Market Overview

When FII was launched in 2003, China represented just over one percent of BC’s total exports of softwood lumber products. Since then, the development of the Chinese market for BC wood products has been a priority for the industry. In 2019, China represented approximately 22 percent of BC softwood lumber exports, demonstrating the growth and importance of the Chinese market for BC forest products. Today, China is BC’s largest market for commodity lumber outside of North America.

Photo: Nanchang Lotus Book Store, Hubei province | Credit: JinagXi Guojin Green Building Technology Company

Key Stats


of all BC forest product exports go to China (on average over the past 5 years)


of BC's softwood lumber exports go to China (on average over the past 5 years)


codes and standards favourable to wood construction have been advanced since market development efforts began in China

Why China?

  • A large, growing economy
  • Increasing reliance on imported lumber and wood products
  • Strong demand for housing
  • Broad interest in green building technology
  • The shift towards prefabrication that uses advanced wood systems
Photo: Canadian delegates visit Rugao factory demonstration of Shanghai Electric Matechstone Engineering Group (MTS), Jinagsu province | Credit: Canada Wood China

Market Priorities

  • Position wood construction in high priority segments such as cultural buildings, tourism, wellness and elderly care facilities, hybrid construction (wood mixed with concrete/steel) and mid-rise and taller wood construction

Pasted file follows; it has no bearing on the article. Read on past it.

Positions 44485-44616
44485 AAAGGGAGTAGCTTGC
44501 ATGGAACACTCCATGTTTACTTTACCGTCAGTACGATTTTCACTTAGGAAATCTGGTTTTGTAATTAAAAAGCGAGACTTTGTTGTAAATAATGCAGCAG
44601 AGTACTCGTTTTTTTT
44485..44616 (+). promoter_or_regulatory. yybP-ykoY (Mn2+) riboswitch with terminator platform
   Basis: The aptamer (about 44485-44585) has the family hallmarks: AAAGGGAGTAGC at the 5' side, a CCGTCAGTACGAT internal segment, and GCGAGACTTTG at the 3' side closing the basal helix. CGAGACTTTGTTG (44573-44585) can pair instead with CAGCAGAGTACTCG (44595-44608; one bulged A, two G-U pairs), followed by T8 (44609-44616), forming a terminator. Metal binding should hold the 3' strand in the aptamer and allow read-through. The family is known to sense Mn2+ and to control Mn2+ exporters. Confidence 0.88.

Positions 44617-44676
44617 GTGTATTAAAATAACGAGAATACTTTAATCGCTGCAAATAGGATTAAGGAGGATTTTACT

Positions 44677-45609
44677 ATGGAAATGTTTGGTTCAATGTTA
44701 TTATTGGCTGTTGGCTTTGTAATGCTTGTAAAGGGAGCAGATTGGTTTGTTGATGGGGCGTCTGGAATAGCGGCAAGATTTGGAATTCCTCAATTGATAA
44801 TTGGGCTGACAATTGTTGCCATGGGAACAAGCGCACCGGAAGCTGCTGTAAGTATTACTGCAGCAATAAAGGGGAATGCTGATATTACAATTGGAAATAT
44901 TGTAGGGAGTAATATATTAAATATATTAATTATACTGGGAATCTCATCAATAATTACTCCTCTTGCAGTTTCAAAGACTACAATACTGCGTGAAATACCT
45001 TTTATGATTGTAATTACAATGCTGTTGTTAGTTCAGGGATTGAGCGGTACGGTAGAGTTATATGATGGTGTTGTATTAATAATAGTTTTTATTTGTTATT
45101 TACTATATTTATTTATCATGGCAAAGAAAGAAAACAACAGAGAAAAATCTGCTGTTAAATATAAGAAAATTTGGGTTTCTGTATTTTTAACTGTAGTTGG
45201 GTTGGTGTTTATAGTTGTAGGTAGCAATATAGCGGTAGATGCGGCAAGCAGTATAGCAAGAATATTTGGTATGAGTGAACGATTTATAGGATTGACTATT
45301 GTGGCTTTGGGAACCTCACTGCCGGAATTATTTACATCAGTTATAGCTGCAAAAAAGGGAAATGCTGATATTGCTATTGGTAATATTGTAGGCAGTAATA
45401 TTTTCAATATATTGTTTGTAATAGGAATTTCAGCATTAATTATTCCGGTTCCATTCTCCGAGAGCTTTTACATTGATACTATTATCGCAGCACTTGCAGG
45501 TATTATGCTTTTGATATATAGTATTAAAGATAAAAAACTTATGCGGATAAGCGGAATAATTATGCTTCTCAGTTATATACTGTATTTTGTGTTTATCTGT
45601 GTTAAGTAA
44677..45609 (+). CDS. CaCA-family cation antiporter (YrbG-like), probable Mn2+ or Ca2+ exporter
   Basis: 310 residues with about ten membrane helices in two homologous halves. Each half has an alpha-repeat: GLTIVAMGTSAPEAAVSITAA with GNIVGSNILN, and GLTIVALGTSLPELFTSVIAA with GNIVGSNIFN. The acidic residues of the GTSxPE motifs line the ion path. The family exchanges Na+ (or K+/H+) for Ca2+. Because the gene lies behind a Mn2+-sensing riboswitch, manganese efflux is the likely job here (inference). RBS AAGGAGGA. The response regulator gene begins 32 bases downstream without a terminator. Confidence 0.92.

• Increase the use of BC wood in China’s growing wood in manufacturing (WIM) segment
  • Position wood in response to new policies of the Chinese government to encourage low carbon, energy-efficient and prefabricated construction in China
Photo: Hemlock furniture manufactured by Foshan Yiyuan, Guangdong province | Credit: Canada Wood China

Strategic Approach

FII and the Canada Wood Group have worked together since 2003 to develop and grow the market share for BC wood products in China. The market strategy concentrates on higher-value market segments, where product differentiation provides a comparative advantage for BC’s wood products. Activities focus on increasing the value of wood sold, growing wood’s acceptance in construction, and positioning Canadian wood products as high-quality, environmentally friendly and sustainably sourced.

Photo: Xiawei Bhen Boat Rooms on the Fuchun River | Credit: Canada Wood China.

Featured Projects

Commercialization of wood infill walls

A core element of the Chinese government’s strategy to reduce the cost and carbon footprint of building construction is to focus on industrialized construction with methods such as the use of prefabricated components which are transported from manufacturing plants to the construction site. Currently, buildings are required to have 15 percent of construction project components to be prefabricated offsite, and those requirements are expected to increase to 30 percent by 2030. Following this policy target, Canada Wood has identified prefabricated wood infill walls as a significant opportunity to create demand for Canadian lumber through broader adoption by the construction industry.

On October 30, 2020, Canada Wood accomplished a significant step in the promotion of high-value, prefabricated wood-frame construction in China with the signing of a three-party MOU agreement with the Huaishang district of Bengbu City and Shanghai Electric Matechstone (MTS).